A FORMIDABLE sustainable development partnership is campaigning for the establishment of a viable early childhood development culture by recognising, acknowledging and rewarding the best players in this crucial sector.
It comprises of Absa, Sowetan, Unicef, the Basic Education department, SABC education, Social Development department, Jim Joel Fund, South African Congress for Early Childhood Development and the Aggrey Klaaste Nation Building Foundation.
The campaign is driven by the South African Early Childhood Development Awards, formerly known as the Absa and Sowetan ECD Awards. Nominations and entries are invited for provincial and national awards in the following categories:
l ECD practitioner of the year;
l ECD site of the year;
l ECD training and support organisation of the year;
l Innovative ECD programme of the year; and
l Best ECD publication of the year.
Overall winners for 2009 are Mary Mabatle, Phuti Rakgaphola, Melody Marescia, Hlengiwe Mthimkhulu and Georgina Bachelor. They are our selfless, talented and innovative trailblazers, as well as being ambassadors for the excellence that is direly needed in this sector.
Get your nomination forms from the South African Congress for Early Childhood Development's national office at 17 Lewis Street, Riverdale, Pretoria, or by calling 086-222-2592, or visitwww.sowetan.co.za. The closing date for entry is June 30. Provincial eliminations will take place between August and September while the national winners will be announced in November.
While early childhood education often focuses on children learning through play, other forms of nurturing children in a safe, protective and warm environment include reading to and with children, and encouraging them to express themselves through drawings, picture framing, singing and dancing.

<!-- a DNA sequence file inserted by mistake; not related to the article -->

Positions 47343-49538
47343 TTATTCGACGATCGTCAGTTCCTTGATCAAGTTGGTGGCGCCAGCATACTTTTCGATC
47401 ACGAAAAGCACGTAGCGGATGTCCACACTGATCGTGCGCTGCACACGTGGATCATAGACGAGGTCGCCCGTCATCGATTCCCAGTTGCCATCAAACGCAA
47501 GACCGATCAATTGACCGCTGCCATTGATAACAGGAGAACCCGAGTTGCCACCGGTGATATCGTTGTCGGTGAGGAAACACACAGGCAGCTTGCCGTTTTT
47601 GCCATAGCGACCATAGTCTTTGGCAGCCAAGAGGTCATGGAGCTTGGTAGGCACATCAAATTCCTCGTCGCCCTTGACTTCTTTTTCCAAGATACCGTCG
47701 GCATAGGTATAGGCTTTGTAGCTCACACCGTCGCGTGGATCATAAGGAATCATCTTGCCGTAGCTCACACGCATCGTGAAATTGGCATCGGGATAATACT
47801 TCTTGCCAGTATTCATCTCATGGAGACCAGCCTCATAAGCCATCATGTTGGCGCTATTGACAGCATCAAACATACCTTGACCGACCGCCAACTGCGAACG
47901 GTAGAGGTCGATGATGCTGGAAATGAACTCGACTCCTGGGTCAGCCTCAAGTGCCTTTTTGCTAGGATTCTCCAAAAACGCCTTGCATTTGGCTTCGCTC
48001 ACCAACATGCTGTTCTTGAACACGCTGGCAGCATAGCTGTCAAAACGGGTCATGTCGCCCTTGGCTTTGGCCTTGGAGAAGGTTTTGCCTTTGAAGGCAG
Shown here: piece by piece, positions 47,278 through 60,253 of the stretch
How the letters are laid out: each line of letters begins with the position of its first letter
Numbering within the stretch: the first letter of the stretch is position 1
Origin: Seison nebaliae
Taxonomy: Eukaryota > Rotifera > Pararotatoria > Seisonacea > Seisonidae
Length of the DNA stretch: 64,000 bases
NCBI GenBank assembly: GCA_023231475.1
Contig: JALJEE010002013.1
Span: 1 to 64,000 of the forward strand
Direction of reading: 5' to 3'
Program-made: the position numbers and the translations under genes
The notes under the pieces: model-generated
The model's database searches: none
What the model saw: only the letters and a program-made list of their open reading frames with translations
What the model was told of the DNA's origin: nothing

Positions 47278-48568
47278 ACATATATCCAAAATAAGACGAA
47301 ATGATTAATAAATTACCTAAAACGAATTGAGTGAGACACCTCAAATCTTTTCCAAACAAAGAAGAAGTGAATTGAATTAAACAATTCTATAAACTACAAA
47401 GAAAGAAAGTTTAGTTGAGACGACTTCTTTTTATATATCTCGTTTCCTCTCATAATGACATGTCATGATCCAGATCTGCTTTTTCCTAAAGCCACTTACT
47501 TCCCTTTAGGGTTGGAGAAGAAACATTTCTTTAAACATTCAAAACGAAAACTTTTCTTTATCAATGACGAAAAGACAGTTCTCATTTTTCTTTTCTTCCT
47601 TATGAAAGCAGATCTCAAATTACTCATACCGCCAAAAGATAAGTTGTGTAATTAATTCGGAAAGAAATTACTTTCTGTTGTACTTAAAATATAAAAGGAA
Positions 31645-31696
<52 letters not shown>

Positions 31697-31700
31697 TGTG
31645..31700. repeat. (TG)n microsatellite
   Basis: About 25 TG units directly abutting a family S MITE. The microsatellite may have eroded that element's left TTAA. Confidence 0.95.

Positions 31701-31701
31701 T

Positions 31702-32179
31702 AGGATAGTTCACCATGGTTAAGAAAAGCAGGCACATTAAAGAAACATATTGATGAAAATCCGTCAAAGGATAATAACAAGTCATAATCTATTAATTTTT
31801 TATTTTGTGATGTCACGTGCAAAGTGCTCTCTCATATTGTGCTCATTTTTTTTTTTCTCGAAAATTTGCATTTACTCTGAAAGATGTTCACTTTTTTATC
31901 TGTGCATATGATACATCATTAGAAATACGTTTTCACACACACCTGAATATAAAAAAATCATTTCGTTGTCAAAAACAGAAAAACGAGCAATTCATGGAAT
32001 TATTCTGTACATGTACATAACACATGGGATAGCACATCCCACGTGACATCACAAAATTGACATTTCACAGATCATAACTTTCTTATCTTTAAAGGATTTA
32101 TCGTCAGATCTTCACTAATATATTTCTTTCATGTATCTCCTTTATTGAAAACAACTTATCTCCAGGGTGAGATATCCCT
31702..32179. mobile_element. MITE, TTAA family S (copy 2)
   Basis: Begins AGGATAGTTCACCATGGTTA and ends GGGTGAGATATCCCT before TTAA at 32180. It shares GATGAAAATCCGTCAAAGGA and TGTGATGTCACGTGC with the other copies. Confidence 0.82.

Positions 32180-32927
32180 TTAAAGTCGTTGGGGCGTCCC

Most of the provincial and national winners of the SA ECD Awards have told Sowetan through the years that early childhood education is a collective effort, in which parents are a crucial part of developing children socially, physically, creatively, emotionally, psychologically and even academically.
This is why most of these trendsetters recommend that the best role parents can play in helping in the ECD cause is reading to and with their children, as this helps to establish a base for knowledge, creative, critical and analytical thinking and self-expression.
ECD experts recommend parents begin reading to children at six months, with the most important age being when kids get curious.
Playing is a vital part of ECD, the practitioners say. It allows children to use their creativity while developing their imagination, dexterity, and physical, cognitive, and emotional strengths. Play aids healthy brain development; and:
l Allows children to create and explore their rapidly evolving world, while mastering and even conquering their fears;
l Helps children to develop new competence-enhancing competencies;
l Allows children to learn how to thrive in team work situations;
l Ensures that children are able to adjust to an actual school setting, while enhancing their learning readiness, promoting adequate learning behaviour, and ease of integration into the "big school" arena.